That has to be the first thing we think about. That doesn’t mean that we’re going to agree necessarily on the best policies to address these situations on the public level, but at the very least we’re starting from the same starting point, which is to find a way to address these things with compassion.
Within the Church, we also have a special responsibility to treat each other calmly and without rancor, and I think that’s sometimes difficult when political tensions get very, very high.
You shepherd one of the poorest dioceses in the country, and one where there is a remarkable amount of human suffering. Despite this, what do you see that gives you the most hope?
Well, you know that hope is a theological virtue that comes from faith in a God who loves us. I see that evidenced in a lot of very difficult situations in my diocese where people pull together and respond in a generous way to each other: volunteers who give up their time to help families, to wash clothes for migrant children, or mop floors.
Distress can cause us to kind of give up and despair, and say, “Well, the world is a terrible place and I can’t do anything, so I might as well just try to take care of myself.”
But I see a lot of people who are inspirations to me, who just do what they can to help others. Yes, there is suffering and distress. But in Spanish we say, “Los pobres son los más generosos” — that the poor are often the most generous in terms of responding to the situation of somebody else who’s in an even worse condition. That’s what I see, and to me, that’s a sign of how God’s grace can change our response.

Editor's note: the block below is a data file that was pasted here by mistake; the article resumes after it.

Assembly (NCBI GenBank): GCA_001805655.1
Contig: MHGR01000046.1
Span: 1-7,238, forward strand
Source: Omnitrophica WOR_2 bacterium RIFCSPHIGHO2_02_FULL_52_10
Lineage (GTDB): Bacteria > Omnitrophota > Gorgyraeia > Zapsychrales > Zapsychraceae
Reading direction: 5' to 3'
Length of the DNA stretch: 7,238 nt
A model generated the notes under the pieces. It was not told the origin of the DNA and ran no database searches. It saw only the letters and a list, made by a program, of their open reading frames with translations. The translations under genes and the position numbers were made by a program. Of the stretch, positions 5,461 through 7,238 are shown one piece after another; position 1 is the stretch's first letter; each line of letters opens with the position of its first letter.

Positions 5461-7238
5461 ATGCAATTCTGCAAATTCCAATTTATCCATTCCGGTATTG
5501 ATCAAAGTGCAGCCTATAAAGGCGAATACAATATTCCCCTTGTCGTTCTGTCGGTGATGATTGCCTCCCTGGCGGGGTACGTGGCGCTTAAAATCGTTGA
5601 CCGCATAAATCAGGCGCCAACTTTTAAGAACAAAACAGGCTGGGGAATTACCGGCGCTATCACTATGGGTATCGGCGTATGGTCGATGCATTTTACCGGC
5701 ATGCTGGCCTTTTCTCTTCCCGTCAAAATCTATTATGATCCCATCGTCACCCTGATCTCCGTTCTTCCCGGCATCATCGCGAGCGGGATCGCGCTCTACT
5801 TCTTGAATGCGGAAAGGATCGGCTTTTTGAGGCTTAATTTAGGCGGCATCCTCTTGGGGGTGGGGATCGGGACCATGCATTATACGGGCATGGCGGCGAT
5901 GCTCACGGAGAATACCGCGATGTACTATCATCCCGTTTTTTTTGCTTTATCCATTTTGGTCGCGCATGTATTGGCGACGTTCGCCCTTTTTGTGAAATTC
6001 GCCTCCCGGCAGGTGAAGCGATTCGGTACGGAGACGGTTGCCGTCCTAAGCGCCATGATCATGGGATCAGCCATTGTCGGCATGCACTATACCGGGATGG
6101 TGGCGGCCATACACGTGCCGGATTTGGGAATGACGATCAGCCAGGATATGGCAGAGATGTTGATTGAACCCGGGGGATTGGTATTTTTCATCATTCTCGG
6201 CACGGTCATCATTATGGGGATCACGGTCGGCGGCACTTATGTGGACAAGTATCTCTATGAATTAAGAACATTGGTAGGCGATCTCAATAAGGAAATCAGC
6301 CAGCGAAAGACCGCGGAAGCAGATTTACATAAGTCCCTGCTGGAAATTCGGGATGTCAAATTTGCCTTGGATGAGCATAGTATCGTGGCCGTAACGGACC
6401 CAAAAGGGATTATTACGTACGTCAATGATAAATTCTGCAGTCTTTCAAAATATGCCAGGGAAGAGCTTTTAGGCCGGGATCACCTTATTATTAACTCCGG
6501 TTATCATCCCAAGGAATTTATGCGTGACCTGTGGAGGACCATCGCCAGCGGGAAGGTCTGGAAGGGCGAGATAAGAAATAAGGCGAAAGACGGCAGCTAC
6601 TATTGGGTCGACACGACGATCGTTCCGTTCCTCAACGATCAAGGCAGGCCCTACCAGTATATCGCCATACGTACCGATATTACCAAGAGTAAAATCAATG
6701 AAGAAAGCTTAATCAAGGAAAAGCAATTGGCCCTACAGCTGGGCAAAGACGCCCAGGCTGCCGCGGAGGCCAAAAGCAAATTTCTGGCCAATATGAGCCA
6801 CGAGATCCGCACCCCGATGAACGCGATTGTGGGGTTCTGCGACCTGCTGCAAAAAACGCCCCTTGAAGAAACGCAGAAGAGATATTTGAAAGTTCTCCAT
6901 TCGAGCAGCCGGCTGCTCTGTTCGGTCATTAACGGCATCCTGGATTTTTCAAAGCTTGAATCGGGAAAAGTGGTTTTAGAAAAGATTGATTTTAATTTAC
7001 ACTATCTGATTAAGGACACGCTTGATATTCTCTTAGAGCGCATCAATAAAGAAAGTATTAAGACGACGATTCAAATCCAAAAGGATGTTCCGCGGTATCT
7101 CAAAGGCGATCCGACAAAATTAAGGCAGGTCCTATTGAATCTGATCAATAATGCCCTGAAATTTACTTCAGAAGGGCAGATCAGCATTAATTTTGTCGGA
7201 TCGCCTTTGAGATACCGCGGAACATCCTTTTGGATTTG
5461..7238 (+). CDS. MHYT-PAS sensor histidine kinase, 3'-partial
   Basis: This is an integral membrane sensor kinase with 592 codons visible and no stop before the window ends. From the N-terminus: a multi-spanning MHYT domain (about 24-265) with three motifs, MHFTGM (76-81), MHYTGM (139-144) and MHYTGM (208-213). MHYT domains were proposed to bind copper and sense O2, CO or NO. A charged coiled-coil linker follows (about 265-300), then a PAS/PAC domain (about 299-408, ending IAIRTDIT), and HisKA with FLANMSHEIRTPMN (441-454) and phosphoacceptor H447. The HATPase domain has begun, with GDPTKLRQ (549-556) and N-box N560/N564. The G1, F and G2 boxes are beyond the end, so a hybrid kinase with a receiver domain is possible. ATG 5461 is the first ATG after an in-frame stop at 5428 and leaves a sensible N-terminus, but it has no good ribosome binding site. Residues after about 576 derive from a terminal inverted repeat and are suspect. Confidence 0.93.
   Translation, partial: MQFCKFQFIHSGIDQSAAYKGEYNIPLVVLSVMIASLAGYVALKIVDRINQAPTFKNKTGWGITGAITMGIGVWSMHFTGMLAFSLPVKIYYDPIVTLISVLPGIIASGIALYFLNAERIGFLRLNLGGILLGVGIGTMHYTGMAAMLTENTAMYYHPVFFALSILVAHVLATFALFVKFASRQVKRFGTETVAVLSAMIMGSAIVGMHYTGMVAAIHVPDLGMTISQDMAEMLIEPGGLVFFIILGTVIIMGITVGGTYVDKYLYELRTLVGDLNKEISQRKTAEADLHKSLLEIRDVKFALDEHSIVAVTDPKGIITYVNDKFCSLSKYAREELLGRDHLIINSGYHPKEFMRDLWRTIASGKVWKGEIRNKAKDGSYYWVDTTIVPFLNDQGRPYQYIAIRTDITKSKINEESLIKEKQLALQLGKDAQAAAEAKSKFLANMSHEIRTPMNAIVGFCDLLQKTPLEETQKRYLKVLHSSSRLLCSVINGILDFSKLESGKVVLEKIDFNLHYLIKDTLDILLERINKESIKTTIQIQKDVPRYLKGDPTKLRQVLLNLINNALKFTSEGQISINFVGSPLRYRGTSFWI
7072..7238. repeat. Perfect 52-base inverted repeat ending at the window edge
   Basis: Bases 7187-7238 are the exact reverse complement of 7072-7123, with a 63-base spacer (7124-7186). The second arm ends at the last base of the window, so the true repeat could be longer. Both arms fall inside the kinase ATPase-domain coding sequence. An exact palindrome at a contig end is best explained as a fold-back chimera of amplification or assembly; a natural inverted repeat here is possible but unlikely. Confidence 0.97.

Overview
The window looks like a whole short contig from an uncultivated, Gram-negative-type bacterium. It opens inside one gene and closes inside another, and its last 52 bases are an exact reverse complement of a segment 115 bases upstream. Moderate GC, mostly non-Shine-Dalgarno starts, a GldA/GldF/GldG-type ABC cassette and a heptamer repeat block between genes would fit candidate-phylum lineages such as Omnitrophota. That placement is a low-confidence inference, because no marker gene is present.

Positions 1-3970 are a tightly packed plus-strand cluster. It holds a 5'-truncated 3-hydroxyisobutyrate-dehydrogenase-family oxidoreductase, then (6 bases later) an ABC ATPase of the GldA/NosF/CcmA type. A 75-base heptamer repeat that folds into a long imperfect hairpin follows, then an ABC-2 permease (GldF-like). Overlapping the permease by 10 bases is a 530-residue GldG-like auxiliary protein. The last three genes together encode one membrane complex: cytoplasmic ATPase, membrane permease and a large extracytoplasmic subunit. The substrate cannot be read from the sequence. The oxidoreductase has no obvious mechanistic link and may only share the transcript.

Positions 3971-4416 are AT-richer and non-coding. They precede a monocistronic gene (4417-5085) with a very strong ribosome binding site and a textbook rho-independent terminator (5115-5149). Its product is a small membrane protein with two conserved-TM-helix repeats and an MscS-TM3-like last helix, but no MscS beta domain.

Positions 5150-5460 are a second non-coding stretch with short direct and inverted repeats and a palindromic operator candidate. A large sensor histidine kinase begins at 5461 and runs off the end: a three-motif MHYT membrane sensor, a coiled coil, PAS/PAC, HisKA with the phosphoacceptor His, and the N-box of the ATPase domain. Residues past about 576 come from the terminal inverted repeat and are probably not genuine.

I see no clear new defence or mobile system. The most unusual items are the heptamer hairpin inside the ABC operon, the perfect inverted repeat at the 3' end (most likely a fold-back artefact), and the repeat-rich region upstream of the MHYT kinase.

We can have hardened hearts, or we can have fleshy hearts — that's the kind of option that the Scriptures give us. If we want fleshy hearts, we have the Holy Spirit to give us that, and then then can we do something. That’s what gives me hope.
Your schedule at the congress includes a “Mass for the Evangelization of All Peoples” and a talk in Spanish on the theme of mercy. What message are you hoping to get across to “congressgoers” this week?
I want to tie in how we live our Christian lives with the themes of evangelization and mercy. I want to approach that from a few different angles because ultimately, our credibility as followers of Jesus, especially in the world today, is inextricably tied to the integrity of our “disinterested generosity,” which is another word for charity.
This kind of love is the response to the human need, a call to alleviate, to the extent we can, the distress of another. It’s our response to Christ, who speaks to us from the cross and through the resurrection so that our hearts are touched by the mystery of love. That’s evangelizing.
Christ says, “Love one another; even as I have loved you.” And it’s that responsiveness to Christ and to the distress around us that are inseparable.
This is so central to the Gospel that we have to find ways to talk about it. But I am convinced that the credibility of the Church depends on whether there is such a thing in the world as a love that gives without asking for payment in return.
This is the key, because the world we live in is very cynical about that. It tends to want to deconstruct everything and even deconstructs love in such a way that there's even a certain sort of cynicism.
If young people, for example, don’t have an experience of generosity around them from very early on, they kind of give up on this love, and basically life becomes all about what you can get out of it and it doesn't matter who you step on to get it.
Jesus says to do good to those who can’t repay you. I think that that’s at the heart of the credibility of the Church’s witness, the witness of grace in the world.
There’s a great need in the Church for us to recover our own sense that there’s something new in the world called the grace of Christ crucified and risen from the dead, and we have to make that visible by our own generosity.